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Clinical Versus Pathologic Staging for Prostate Adenocarcinoma

How Do They Correlate?

Cooke, Ellen W., MD; Shrieve, Dennis C., MD, PhD; Tward, Jonathan D., MD, PhD

American Journal of Clinical Oncology: August 2012 - Volume 35 - Issue 4 - p 364–368
doi: 10.1097/COC.0b013e31821241fc
Original Articles: Genitourinary
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Objectives We assessed the ability of 3 clinical factors—stage, D'Amico risk stratification, and Roach formula-estimated nodal risk—to predict the pathologic outcomes in a modern cohort of prostate cancer patients.

Methods Data were obtained from the Surveillance, Epidemiology, and End Results Program for 2004 and 2005. Men with adenocarcinoma of the prostate who had complete staging information were included. Patients were stratified according to the D'Amico criteria into low, intermediate, or high-risk groups using clinical T-stage, Gleason sum, and prostate specific antigen. Comparison was made with risk groups obtained after replacing clinical with pathologic T-stage. In addition, the Roach formula-predicted risk of positive lymph nodes was calculated and compared with the pathologic incidence of positive nodes.

Results A total of 56,446 patients were included, of whom 13,135 had a prostatectomy with complete pathologic staging. Of 3476 patients with clinically palpable disease, who underwent prostatectomy, 2.5% were down-T-staged pathologically, whereas 34.7% were up-T-staged. Replacing clinical T-stage with pathologic T-stage in the D'Amico risk stratification resulted in the majority of men being up-risk-stratified to a higher risk group. Three hundred and forty-three patients had positive nodes. The patients with a Roach formula-predicted likelihood of positive nodes of 0% to 5%, 5.1% to 10%, 10.1% to 15%, and greater than 15% were found to have 0.2%, 0.5%, 1.2%, and 6.6% pathologic incidence of positive nodes, respectively.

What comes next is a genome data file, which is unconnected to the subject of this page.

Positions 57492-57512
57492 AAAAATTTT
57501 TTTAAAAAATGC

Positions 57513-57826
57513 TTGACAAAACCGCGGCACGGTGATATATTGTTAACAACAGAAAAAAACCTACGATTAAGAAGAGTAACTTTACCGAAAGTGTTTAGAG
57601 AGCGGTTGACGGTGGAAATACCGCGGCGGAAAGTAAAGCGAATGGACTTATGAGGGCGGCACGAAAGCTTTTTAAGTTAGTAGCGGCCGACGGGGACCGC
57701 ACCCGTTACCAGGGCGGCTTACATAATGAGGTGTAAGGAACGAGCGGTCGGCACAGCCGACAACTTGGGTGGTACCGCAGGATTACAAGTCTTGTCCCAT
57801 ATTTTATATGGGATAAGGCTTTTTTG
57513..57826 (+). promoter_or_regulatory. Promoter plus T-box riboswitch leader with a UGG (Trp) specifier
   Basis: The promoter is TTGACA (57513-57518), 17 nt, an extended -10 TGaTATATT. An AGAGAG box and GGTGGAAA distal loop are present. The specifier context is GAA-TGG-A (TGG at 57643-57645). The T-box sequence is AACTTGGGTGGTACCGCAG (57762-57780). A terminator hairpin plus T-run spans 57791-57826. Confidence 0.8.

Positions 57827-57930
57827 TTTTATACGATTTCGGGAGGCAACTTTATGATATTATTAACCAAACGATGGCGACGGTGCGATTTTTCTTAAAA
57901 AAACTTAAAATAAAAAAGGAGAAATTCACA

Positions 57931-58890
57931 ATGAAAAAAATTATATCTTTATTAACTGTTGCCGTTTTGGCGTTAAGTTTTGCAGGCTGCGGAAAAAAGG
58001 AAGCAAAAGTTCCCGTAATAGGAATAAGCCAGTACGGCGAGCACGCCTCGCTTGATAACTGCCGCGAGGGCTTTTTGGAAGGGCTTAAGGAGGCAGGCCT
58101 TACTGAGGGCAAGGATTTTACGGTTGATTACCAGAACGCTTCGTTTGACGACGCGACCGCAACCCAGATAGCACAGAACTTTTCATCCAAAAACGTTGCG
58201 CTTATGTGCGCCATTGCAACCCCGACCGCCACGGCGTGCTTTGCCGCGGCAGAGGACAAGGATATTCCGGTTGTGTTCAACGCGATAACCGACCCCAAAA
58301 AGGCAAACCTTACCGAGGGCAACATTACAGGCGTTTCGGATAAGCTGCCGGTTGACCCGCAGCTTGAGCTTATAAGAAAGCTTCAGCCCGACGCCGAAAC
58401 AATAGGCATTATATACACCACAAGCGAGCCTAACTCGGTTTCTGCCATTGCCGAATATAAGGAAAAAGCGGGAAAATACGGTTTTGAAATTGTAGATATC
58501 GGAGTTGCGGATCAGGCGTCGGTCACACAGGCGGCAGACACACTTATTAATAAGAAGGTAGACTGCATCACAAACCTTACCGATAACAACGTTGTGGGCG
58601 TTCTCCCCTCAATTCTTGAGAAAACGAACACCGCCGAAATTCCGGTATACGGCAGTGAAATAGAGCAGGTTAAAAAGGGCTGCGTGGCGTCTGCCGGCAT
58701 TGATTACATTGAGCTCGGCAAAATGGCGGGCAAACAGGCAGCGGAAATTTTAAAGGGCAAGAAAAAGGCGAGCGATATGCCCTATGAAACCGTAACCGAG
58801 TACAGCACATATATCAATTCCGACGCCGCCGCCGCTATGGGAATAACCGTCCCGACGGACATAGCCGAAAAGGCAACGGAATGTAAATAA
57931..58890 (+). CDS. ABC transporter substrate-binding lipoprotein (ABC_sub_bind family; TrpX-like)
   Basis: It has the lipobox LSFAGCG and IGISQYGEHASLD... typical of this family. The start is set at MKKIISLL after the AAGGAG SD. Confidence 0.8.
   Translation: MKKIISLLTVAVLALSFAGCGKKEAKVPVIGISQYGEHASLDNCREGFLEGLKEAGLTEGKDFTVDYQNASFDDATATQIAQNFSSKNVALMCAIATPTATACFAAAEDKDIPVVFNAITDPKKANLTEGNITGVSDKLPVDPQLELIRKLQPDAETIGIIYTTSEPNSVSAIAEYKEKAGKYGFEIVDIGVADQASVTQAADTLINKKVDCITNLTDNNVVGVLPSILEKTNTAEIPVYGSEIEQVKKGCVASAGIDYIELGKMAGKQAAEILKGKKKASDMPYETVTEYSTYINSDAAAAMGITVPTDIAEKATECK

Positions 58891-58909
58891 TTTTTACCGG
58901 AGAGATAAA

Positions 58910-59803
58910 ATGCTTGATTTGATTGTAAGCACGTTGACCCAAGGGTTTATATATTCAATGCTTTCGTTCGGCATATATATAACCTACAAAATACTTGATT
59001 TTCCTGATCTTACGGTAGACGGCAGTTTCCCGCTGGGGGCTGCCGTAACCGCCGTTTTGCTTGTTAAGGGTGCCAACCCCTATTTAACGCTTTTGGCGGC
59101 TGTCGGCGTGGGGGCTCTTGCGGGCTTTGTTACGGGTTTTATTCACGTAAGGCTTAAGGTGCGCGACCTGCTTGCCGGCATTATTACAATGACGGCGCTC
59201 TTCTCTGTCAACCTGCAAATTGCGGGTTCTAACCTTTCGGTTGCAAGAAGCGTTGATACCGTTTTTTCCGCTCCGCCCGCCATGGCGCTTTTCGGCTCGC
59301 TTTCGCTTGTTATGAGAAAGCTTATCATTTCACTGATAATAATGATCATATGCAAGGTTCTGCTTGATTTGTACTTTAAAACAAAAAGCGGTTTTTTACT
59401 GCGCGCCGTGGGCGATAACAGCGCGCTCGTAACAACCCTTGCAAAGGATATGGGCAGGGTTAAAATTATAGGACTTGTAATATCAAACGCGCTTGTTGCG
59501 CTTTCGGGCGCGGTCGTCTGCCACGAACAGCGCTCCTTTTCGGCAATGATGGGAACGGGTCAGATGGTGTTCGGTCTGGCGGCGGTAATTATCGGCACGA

Conclusions Pathologic staging results in higher risk stratification than that predicted by clinical criteria in the majority of patients. Nodal positivity at diagnosis is uncommon in the current era, and the Roach formula overestimates the actual risk of node-positive disease.

Department of Radiation Oncology, University of Utah, Huntsman Cancer Hospital, Salt Lake City, UT

The authors declare no conflicts of interest.

Reprints: Jonathan D. Tward, MD, PhD, Department of Radiation Oncology, University of Utah, Huntsman Cancer Hospital, 1950 Circle of Hope, Salt Lake City, UT 84112. e-mail: Jonathan.tward@hci.utah.edu.

Received December 6, 2010

Accepted January 25, 2011

© 2012 by Lippincott Williams & Wilkins, Inc